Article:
ADIA critiques Sydney uni paper on dental industry

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relationship between dental industry and dental profession
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An academic paper that seeks to foster debate on the relationship between the dental industry and dental profession, particularly insofar as the provision of gifts is concerned, has been cautiously welcomed by the ADIA.

The paper entitled ‘Looking Gift-horses in the Mouth: Gift-giving, Incentives and Conflict of Interest in the Dental Profession’ was authored by Dr Alex Holden and Professory Haiko Spallek from the School of Dentistry at the University of Sydney.

The concern the ADIA has is that the paper has not fully articulated the commitment of the dental industry to preserving the independence of decision-making by healthcare professionals, and provides only passing reference to the ADIA Code of Practice. This sets a framework on the interaction between the profession and the ADIA member businesses that supply more than 95 per cent of products supplied to dentists nationwide.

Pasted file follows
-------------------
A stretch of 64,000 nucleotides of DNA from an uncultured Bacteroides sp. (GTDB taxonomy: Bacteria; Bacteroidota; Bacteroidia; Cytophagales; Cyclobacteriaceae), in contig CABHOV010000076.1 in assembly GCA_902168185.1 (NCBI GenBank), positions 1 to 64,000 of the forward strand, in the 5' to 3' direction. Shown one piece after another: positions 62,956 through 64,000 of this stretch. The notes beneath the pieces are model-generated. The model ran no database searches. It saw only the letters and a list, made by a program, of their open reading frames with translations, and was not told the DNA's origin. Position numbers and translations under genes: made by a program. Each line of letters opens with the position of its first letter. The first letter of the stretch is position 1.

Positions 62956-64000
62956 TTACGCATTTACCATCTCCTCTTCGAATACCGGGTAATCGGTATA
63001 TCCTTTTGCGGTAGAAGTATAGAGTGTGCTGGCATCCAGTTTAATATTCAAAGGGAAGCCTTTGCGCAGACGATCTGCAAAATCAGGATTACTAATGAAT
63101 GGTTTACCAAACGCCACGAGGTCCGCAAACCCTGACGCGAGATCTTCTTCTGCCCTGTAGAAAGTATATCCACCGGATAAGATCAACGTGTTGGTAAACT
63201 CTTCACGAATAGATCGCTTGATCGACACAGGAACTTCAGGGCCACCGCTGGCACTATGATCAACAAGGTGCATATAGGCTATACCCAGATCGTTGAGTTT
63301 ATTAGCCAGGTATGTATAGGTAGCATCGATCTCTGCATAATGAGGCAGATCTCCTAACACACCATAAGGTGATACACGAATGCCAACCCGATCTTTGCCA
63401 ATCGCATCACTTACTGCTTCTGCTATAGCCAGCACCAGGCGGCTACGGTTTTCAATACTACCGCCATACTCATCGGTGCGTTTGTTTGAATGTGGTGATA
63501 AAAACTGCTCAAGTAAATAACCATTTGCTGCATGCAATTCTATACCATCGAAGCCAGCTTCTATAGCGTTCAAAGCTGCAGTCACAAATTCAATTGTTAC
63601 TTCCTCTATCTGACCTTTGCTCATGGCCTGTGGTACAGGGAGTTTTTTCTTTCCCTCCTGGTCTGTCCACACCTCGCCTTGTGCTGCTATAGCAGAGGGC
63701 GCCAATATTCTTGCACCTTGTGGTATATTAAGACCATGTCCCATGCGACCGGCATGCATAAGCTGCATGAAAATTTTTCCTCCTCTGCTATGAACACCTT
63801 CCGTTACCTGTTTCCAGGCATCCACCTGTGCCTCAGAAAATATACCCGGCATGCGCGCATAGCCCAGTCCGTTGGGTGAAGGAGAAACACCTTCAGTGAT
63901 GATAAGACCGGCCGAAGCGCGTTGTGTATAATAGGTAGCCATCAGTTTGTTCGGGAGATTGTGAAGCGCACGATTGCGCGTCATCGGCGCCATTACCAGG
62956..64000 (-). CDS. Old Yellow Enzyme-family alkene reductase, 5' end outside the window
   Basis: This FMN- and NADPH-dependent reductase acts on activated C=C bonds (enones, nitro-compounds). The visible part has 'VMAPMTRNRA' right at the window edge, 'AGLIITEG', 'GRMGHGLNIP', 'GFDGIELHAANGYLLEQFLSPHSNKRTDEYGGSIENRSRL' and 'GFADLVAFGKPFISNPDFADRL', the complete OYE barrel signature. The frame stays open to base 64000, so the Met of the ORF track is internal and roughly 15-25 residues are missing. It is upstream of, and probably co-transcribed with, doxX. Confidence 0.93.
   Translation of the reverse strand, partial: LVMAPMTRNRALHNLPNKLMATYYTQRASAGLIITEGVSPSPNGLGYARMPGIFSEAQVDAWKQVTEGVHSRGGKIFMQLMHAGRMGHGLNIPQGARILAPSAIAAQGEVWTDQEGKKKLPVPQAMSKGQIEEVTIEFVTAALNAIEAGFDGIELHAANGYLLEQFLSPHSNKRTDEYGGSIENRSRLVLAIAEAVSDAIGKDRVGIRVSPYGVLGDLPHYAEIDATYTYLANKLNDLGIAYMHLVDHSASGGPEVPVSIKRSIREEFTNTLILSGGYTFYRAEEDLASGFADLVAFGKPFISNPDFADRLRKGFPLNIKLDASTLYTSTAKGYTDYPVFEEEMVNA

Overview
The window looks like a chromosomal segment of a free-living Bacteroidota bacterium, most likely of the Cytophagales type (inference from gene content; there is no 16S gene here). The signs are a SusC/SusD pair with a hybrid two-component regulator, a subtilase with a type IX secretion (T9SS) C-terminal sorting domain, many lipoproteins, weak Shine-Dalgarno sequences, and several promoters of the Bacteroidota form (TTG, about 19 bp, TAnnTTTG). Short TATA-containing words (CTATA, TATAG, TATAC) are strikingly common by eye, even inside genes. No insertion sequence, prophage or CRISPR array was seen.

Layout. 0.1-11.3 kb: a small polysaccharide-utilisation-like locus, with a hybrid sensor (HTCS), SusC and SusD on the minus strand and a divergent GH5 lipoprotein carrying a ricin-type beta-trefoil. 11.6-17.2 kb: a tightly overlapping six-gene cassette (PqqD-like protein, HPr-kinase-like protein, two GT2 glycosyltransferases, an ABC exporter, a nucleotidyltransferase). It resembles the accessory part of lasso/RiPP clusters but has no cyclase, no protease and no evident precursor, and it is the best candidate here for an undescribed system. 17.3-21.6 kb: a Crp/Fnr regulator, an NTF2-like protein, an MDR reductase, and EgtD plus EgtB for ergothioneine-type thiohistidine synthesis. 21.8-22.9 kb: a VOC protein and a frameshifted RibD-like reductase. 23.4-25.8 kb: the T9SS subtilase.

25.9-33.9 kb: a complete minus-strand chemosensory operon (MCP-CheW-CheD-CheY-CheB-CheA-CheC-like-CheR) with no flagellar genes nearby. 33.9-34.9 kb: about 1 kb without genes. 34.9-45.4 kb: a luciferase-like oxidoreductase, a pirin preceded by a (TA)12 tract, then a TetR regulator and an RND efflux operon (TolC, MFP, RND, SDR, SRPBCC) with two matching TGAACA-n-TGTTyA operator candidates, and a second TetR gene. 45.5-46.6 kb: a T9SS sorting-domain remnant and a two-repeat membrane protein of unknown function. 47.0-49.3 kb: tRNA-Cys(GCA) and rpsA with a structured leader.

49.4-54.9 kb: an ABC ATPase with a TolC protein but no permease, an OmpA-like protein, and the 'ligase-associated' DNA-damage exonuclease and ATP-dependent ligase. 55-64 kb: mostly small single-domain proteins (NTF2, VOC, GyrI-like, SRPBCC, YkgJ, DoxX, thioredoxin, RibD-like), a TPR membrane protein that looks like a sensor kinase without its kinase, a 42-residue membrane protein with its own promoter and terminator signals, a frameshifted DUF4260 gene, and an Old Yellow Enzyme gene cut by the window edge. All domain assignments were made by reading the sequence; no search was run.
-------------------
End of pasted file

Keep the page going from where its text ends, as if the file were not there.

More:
“The key objective of the ADIA Code of Practice is that decisions on patient management and treatment options for health needs are based upon sound clinical evidence, not driven by incentives or other influences offered by industry,” ADIA CEO Troy Williams said.

“The paper reviews this aspect of the relationship between the industry and the profession but in doing so overlooks the strong and existing commitments of ADIA members.

“The stated aim of the paper is to stimulate discussion around dentistry’s relationship with stakeholders including the medical devices sector; however, it does this from an incredibly one-dimensional perspective,” Williams continued.

“The paper’s authors haven’t fully appreciated the full scope and shared commitment of the Australian Government and medical devices sector in providing clear guidelines on how the industry interacts with dentists and allied oral healthcare professionals.”

Although it welcomes the paper as an initiator of debate, the ADIA has cautioned using it as the basis for forming considered opinions as it has failed to fully canvass the obligations that the dental industry has to the profession.

Based on a media release sourced from the ADIA website.

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